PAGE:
LISTEN LIVE: Loading...



Boston To Developers: Build Fewer New Parking Spaces

This article is more than 9 years old.

If you've ever spent time looking for an open parking meter in Boston or for one of those few spots without a meter or for a parking garage that doesn't say "full," you'll be interested in this: The Boston Redevelopment Authority is cutting back on requirements that developers create new parking spaces when they build.

To discuss the BRA's decision, its director Peter Meade joined Morning Edition Friday.

Bob Oakes: Considering how hard it can be to sometimes find a parking space in Boston, this feels a little counterintuitive, so explain for us if you would.

"The growth in our city is coming from young people ... and 58 percent of them walk to work, bike to work, or take public transportation."

Peter Meade, BRA director

Peter Meade: It is counterintuitive. If you look at the trends in our city, there's growth in the city, but we have fewer people with cars. That's a fact. The growth in our city is coming from young people, people 20 to 24, and 58 percent of them walk to work, bike to work, or take public transportation. And there are places where we and the city and the BRA have demanded a number of parking spaces that are going totally unused. And with the money it costs to construct a parking space — and that space — we're looking to have more open space. We're also encouraging more people to walk to work, to bike to work and take public transportation so we have a city that's a healthier city.

So, let me be clear about this: What are you saying then to people, Boston residents who live in neighborhoods where parking is very tight, who can spend a lot of time every day — late in the afternoon, for example, when they get home from work — searching for a space? What are you telling those people specifically?

It depends on how close they are to public transportation, frankly. And if you look at what's happening, we have forced developers to create parking spaces that are going unused. That's not smart planning; that's not smart construction. That's not smart for anybody. It costs more, and it produces less for us. But if you live close to very good public transportation, then I think you can see that it does work.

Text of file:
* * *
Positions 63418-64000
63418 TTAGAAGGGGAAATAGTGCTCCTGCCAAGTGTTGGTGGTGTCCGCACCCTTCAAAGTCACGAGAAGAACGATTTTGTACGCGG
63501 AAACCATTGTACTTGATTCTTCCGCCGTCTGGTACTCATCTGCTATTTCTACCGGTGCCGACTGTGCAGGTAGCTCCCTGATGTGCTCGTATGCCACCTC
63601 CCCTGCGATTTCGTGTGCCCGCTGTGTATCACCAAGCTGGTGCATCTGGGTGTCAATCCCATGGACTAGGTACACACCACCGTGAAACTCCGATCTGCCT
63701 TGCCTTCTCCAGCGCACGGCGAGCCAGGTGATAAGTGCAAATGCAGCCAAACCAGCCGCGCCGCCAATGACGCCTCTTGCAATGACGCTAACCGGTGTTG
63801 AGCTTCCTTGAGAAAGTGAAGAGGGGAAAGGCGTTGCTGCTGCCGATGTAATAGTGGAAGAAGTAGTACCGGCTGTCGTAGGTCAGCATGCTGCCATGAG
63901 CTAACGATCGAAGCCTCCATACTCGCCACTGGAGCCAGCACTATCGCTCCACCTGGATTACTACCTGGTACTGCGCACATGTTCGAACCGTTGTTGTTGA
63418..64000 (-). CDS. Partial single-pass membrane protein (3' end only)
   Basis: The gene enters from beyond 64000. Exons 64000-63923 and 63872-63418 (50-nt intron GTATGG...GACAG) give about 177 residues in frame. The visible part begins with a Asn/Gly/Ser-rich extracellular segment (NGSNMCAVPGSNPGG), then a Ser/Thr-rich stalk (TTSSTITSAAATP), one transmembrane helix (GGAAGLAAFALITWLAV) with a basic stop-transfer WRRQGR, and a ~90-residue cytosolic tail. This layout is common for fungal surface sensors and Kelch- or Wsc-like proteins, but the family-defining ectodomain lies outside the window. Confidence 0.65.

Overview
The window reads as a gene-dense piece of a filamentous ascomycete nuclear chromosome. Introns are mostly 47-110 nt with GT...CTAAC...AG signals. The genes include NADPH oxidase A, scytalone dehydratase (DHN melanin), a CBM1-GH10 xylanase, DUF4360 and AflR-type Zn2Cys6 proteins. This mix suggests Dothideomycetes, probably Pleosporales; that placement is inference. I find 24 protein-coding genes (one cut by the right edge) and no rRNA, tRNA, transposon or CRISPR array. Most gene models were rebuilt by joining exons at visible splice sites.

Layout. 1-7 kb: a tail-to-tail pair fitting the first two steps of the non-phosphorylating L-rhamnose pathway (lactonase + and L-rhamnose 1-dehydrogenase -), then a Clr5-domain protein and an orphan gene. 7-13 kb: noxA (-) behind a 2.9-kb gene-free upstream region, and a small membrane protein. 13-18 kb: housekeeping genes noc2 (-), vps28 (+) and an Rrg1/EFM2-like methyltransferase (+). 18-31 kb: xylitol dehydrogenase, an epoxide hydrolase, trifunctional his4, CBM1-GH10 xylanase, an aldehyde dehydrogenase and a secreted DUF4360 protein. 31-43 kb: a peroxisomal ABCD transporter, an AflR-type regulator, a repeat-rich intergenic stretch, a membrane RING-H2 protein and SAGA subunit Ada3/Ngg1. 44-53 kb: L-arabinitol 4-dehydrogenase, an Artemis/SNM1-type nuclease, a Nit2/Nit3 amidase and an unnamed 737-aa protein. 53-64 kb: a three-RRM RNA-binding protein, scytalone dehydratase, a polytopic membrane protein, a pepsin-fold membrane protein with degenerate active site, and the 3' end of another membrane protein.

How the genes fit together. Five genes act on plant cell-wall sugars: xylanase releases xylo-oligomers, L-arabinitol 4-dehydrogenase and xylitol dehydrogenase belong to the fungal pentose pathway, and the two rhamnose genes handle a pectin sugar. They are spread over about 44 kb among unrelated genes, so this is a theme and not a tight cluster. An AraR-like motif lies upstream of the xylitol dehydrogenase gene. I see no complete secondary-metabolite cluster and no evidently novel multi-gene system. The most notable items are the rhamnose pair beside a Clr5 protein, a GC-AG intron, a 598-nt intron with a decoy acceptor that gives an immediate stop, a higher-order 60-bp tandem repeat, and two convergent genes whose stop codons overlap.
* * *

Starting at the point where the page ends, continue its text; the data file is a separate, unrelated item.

But is this forcing people then to take public transportation or to look for the bike sharing program? Is that the intent here?

Well, I don't think we can force people to do it. What we're doing is reacting to people doing it. The facts are that the young people who are the surge of the population growth in the city have fewer cars — interestingly, fewer licenses as well. And they care deeply about their carbon footprint. And so a lot of them instinctively are doing something that people in my generation didn't do, and that is they don't have a car and they feel no need for a car. Or they rent a car when they need it, and they take public transportation, walk or bike to work.

Let me understand the ratio here, if you can put one out there. I saw the quote in The Boston Globe this morning, "We don’t need a parking space for every bedroom in every new building." What do you mean by that? And how much parking do we need for new construction in areas where there is public transportation?

Cleveland Circle, for example, is fed by three Green lines. If you look at North Station, you have Green Line, Orange Line and all the rail lengths there. So when places like that — I think you look differently than you do at a place like Dorchester Heights in South Boston where you're not that close to public transportation, and you'd need parking spaces there.

Just last month in the Back Bay, a pair of parking spaces sold at auction for $560,000. Isn't this policy change by the BRA a little like saying parking space is just for the wealthy?

"We are reacting to a number of people — some of whom are very wealthy — who don’t take a car, don’t buy a car, don’t park a car."

Peter Meade, BRA director

We're certainly not saying that, but we are reacting to a number of people — some of whom are very wealthy — who don't take a car, don't buy a car, don't park a car, but take public transportation, bike or walk to work. If you look in the Back Bay, there are a significant number of people who, in fact, take public transportation to work — in part because parking's been priced out, but in part because that's certainly the kind of people they want to be. And [not] forcing developers to build parking spaces that aren't used when that money could be used for more affordable housing, more market-rate housing is just where we think we need to be.

This program aired on July 5, 2013.

Bob Oakes Twitter Senior Correspondent
Bob Oakes was a senior correspondent in the WBUR newsroom, a role he took on in 2021 after nearly three decades hosting WBUR's Morning Edition.



Listen Live